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  • Author or Editor: T. W. Young x
  • Journal of the American Society for Horticultural Science x
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Abstract

Leaves were collected in 1974 and 1975 from mature ‘Tonnage’, ‘Lula’, ‘Taylor’, and ‘Booth 8’ avocado trees (Persea americana Mill.) on sand, muck, and calcareous rock soils and analyzed for N, P, K, Ca, Mg, Mn, Cu, Zn, and Fe. Significant differences in levels of all 9 elements in ‘Tonnage’ leaves occurred among the 3 soil types. Crop size, fertilization, soil pH, soil Ca level, and exchange capacity of the soil appeared to be important factors in the variations. Differences in concentration of N and P were not significant among the 4 cultivars but were significant for the other elements.

Open Access
Authors: and

Abstract

As leaves of ‘Tonnage’ avocado (Persea americana Mill.) increased in age, N, P, and K contents decreased, while Ca, Mg, Mn, Cu, Zn, and Fe contents were higher. A comparison of leaves from 1st and 2nd flushes showed similar trends reflected in leaf age. The basal leaf was lower in P but higher in Ca, Mg, and Cu when compared with the terminal leaf of the same twig. Only N and Cu contents were different when leaves from fruiting and nonfruiting twigs were compared. Practical application of the data in sampling avocado leaves is discussed.

Open Access
Authors: and

Abstract

Fertilization of field grown roses, R. hybrida cv. Christian Dior, in south Florida with fertilizer packets and tablets was compared with a proven plastic mulch method of reducing fertilizer losses. Flower yields for the 3 methods were similar during the first 9 months of the study. In the second year, comparatively low yields were obtained with tablets, and the highest yields with the plastic mulch. The packets gave intermediate results, with 5 packets providing acceptable yields. Twenty-one months after placement, the tablets contained 56, 56, and less than 0.1% of their original N, P, and K, respectively. Nitrogen release at this time appeared comparatively slow. Considerable variation in nutrient content existed among packets 21 months after placement, with an average of 17, 33, and 38% of the original N, P, and K, respectively, being found. The packets still appeared to be releasing fertilizer at that time.

Open Access
Authors: and

Abstract

As mango leaves increased in age, lower P and K contents were found, while Ca content was higher. The basal leaf was lower in N and Ca but higher in P and K contents when compared with the terminal leaf of the same shoots. Only small differences were observed when leaves were compared from fruiting and nonfruiting shoots. The practical application of data in sampling mango leaves is discussed.

Open Access

Abstract

Yields and quality were compared on young bearing ‘Bearss’ lemon (Citrus limon L.) trees grown with 3 rates of N and K and 2 levels of soil moisture over a 4-year period. Increased rates of N application increased fruit production, incidence of fruit with scab, and green fruit; and decreased acid content of juice. Potassium applications increased the acid content of juice. Irrigation increased fruit size and decreased the number of green fruit after curing. A leaf N content of 2.2 to 2.6% is suggested for optimum fruit production for ‘Bearss’ lemon under Florida conditions.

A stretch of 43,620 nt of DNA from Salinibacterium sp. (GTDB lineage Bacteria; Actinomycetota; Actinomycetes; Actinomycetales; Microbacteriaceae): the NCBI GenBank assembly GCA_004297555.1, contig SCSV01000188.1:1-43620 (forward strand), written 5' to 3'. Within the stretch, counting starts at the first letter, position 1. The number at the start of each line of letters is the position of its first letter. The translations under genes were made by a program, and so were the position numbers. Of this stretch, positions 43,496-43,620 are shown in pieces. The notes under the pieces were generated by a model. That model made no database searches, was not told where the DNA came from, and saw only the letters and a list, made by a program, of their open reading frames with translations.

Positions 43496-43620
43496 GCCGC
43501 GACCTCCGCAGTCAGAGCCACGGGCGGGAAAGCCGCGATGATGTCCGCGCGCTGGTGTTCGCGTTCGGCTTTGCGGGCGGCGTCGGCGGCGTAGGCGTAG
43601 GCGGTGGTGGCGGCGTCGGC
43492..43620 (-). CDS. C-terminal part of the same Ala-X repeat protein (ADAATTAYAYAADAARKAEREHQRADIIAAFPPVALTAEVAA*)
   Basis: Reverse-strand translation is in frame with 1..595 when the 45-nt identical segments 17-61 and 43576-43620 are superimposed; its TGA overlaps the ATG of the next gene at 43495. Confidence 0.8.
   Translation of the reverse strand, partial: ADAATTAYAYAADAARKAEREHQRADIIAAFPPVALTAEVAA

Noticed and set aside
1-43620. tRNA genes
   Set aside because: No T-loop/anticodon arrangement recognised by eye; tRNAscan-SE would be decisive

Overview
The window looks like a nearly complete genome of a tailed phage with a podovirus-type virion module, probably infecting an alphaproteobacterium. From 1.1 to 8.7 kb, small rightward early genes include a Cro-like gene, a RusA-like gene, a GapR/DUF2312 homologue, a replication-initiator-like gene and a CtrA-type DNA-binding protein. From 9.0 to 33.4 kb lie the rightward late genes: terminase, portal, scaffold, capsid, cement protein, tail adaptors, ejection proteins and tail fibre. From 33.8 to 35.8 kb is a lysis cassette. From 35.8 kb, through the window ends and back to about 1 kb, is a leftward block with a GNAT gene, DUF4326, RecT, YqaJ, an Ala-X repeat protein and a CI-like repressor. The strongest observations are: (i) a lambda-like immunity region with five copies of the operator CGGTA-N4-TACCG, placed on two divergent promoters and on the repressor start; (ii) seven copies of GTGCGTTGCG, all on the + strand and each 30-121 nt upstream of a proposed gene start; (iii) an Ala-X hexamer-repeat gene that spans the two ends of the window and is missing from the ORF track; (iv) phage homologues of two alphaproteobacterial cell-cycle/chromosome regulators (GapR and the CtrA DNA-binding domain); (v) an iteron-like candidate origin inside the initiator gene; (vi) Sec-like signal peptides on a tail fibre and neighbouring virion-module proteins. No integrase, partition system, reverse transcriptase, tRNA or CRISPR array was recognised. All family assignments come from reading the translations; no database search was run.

Open Access

Abstract

‘Christian Dior’ and ‘Happiness’ roses on Rosa fortuniana stock, fertilized with 3 rates each of N, P, and K factorially combined, were grown for 3 years at Ft. Pierce, Florida. All fertilizer was applied at the beginning of the experiment under plastic mulch just before the bushes were planted. About 2300 lb./A of N on ‘Christian Dior’ and 2100 lb. on ‘Happiness’ produced the greatest number of flowers. Leaf N at 18 months was also maximized by 2100 lb. N. Nitrogen levels maximizing stem lengths were slightly lower. The independent effects of P were minor and low levels best, perhaps because residual soil P at start of the study was adequate. Flower production decreased with K fertilization beyond low rates, whereas stem lengths increased to a max at about 1700 lb./A. At times, various nutrient interactions were noted. ‘Christian Dior’ consistently yielded more flowers than ‘Happiness’. With minor exceptions, ‘Happiness’ had longer stems.

Open Access

Abstract

Results are presented for performance of pecan [Carya illinoinensis (Wangenh.) C. Koch] clones at six established National Pecan Advanced Clone Testing System (NPACTS) sites for 16 nut quality factors from 1980 through 1985. Total nut weight and percent kernel were significantly greater at Tulare, Calif. than at any other location, with ≈80% of the clones averaging 6.5 g/nut or more and ≈90% averaging at least 54.5% kernel. Nut weight was smallest at El Paso, Texas. Daily mean temperatures during nut expansion may be a major factor determining nut weight response. Low nut density was characteristic of more clones at Baton Rouge, La. than at any other location. Kernel color was lightest at El Paso and darkest at Baton Rouge, with darker color appearing to be related to high field moisture conditions before harvest. Nut weight was not related to kernel percentage, color, or percent kernel covered with fuzz (packing material); thus, large nuts are not necessarily of lower quality and can be selected in an effective breeding program. Amount of nut “packing material” retained in the sutures of kernel halves after shelling was generally not related to other traits, except that material retained in ventral grooves increased with nut and kernel weight. Depth and width of dorsal grooves were not related to retention of packing material and can be disregarded in future pecan nut evaluation systems. Many other expected character relationships were verified and the overall NPACTS nut evaluation system will be revised based on these results.

Open Access